California is going bankrupt. Behind its economic trouble lies serious political dysfunction.
What to do?
To hear some Golden State legislators and experts talk, the problem can be blamed squarely on the people and their lawmaking power through the state’s initiative process.
While initiatives like Prop 13 and term limits may bedevil the Sacramento insiders, they remain popular among voting Californians. Voters don’t see handing over all power to the politicians as a magic solution.
Others suggest California is so ungovernable that it should be split into two, a North and a South California. Why? To make the insolvent state start completely anew. And to reduce the massive scale of decision-making in what is by far our country’s most populous state.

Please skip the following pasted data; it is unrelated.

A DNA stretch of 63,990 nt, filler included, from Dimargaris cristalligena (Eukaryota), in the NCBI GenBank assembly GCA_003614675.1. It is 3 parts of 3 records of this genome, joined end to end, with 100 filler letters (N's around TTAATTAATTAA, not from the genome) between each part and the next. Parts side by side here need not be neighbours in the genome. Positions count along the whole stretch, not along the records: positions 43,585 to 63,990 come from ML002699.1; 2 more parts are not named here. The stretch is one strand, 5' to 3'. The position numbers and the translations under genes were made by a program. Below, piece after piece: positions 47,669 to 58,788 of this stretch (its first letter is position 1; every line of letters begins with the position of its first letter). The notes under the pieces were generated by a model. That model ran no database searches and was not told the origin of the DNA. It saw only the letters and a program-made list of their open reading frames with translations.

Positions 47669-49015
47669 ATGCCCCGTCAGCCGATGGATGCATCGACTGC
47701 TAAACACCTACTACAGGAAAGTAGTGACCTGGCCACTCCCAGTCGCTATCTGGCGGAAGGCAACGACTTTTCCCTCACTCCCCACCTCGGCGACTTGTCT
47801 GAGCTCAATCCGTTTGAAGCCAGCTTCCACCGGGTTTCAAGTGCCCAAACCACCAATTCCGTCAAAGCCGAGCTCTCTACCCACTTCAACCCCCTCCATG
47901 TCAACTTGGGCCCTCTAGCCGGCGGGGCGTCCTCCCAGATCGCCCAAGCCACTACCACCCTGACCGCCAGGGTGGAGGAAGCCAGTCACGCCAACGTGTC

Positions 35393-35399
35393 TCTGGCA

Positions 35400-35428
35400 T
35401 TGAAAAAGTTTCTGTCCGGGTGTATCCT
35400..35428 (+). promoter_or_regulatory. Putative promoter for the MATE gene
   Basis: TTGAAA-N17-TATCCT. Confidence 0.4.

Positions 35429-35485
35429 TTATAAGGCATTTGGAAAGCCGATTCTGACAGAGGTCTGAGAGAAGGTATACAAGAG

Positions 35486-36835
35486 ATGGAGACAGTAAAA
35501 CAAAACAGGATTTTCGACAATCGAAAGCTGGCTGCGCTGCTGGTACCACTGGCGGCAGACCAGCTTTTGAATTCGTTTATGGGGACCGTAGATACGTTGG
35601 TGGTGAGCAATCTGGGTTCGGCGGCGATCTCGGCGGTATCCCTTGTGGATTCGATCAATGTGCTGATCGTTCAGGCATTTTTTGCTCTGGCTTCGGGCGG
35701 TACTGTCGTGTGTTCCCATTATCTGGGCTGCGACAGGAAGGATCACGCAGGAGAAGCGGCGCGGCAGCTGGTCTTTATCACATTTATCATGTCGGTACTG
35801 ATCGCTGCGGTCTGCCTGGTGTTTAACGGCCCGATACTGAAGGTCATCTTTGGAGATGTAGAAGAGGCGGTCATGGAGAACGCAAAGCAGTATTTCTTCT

I have a better solution, which more and more folks from across the political spectrum seem to be considering. I suggest doubling the size of California’s legislature. Or tripling. Or more.
California’s legislative districts are huge, dwarfing those in other states. The ratio of voters to Assembly reps is 455,000 to one. The ratio of state senators to constituents is 900,000 to one.
The balance of interests between citizens and their representatives is all out of whack. When constituencies grow too large, politicians feel answerable to no one.
Smaller districts give voters more relative power — and legislators relatively less. Now that sounds like the right track.
This is Common Sense. I’m Paul Jacob.